Floor trading for the financial exchanges has been a dying business for some time. Whether this was the CME, the CBOT, the NYSE or others, the reality is that the electronic age has been killing the exchanges’ floor trading volumes. The CME Group Inc. (NASDAQ: CME) decision to close a large portion of its trading floor and open outcry operations in New York and Chicago may not come as a surprise to many investors.
24/7 Wall St. has two key questions here. The first is what CME will save in dollars by closing trading the floors. The second question, and perhaps the more important one, is what new risks this poses for investors and exchanges.
CME said that open outcry futures trading volume is now only 1% of its total futures volume. CME’s closing date for most of its futures trading pits in Chicago and New York is set to be on July 2, 2015. A minimal amount of floor trading will still occur. The CME statement said:
The floor-based S&P 500 futures market, which continues to provide an important venue for trading the underlying futures contract for the open outcry S&P 500 options on futures contract, will remain open on CME Group’s Chicago trading floor. … Options on futures contracts, which continue to trade actively on both the floor and the screen, will remain open on both trading floors except for the DJIA ($10) and NASDAQ-100 open outcry equity index options markets which are designed to deliver into floor-based futures contracts.
CME has also said that it plans to assist its floor traders with the transition by attempting to make booth space available to those who want to trade electronically after the trading pits close.
So, What Will the CME Actually Save in Operating Costs?
CME’s net income was $976.8 million in 2013, with income from operations of $1.047 billion.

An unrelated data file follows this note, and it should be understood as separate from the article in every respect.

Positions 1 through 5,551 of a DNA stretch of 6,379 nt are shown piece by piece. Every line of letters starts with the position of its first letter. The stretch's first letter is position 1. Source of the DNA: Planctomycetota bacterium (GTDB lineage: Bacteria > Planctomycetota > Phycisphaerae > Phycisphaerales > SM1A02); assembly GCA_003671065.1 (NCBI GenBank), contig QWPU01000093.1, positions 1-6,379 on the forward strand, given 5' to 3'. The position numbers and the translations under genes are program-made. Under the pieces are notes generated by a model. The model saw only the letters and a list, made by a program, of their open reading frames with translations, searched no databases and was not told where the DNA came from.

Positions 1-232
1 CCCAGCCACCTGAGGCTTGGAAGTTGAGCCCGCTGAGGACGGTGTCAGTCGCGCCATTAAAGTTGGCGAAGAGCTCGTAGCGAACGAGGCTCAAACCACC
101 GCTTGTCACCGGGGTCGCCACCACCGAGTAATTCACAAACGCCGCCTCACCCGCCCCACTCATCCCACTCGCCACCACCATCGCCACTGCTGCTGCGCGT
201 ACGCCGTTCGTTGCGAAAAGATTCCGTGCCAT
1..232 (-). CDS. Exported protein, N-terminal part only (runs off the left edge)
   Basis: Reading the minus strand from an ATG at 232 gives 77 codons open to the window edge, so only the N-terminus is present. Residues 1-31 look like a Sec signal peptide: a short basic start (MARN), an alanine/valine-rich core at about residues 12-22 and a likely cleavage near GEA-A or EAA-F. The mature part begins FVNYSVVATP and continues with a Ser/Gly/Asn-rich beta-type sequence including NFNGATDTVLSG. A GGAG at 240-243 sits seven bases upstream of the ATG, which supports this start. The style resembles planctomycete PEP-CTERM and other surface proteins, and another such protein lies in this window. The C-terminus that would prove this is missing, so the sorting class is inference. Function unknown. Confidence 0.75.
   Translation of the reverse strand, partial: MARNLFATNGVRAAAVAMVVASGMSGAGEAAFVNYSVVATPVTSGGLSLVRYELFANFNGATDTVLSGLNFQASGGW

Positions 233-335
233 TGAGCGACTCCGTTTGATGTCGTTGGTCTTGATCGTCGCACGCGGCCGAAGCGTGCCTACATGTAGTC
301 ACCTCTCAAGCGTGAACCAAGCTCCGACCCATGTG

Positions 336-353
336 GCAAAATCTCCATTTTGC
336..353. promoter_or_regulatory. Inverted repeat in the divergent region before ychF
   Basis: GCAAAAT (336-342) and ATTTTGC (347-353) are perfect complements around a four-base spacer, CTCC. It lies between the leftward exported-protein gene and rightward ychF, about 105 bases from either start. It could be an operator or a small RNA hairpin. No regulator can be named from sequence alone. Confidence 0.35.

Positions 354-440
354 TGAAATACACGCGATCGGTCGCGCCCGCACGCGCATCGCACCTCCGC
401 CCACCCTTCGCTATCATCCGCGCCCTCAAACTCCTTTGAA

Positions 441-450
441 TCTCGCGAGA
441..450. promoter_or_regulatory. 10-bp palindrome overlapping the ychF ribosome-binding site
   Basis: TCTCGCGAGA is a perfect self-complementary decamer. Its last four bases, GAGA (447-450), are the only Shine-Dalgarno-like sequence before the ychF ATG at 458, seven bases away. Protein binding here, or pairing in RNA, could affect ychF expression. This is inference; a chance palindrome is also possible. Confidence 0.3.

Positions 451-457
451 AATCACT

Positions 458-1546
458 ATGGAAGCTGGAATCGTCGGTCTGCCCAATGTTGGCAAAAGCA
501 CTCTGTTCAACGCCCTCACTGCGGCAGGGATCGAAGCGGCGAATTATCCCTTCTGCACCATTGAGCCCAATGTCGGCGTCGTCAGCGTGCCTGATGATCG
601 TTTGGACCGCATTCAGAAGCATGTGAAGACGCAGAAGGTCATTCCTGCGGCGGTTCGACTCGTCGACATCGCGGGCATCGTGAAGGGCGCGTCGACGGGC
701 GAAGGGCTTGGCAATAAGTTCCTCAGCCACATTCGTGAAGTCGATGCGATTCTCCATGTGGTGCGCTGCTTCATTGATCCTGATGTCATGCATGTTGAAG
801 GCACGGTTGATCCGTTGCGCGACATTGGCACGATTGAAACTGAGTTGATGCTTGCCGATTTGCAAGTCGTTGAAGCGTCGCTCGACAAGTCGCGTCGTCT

Open outcry volumes fell to less than 9% of total volume by 2007 and less than 2% by 2011, according to Reuters. So open outcry volume has been cut in half in the past four years or so. The 2013 annual report showed that the last big drop in open outcry volumes was in the 2011 to 2012 period, when volume tanked by 25% to 1,045,000 contracts per day.
Even in 2013, CME had said it considered pit (open outcry) trading services as a profitable within the business. The problem is that CME total annual operating margin had been in decline, according to the 2013 annual report. That operating margin fell to 56% in 2013, down from 58% in 2012 and from 62% in 2011, due to operating expenses rising more than revenues.
The 2013 annual report also showed occupancy and building operations was up 2% to $78.3 million.
So, on what CME will save here by the move? A CME spokesperson told 24/7 Wall St. over the phone that the closure of the futures pits announced this week will save roughly $10 million in annual operating expenses. This was said to represent roughly a quarter of all operating costs tied to floor operations.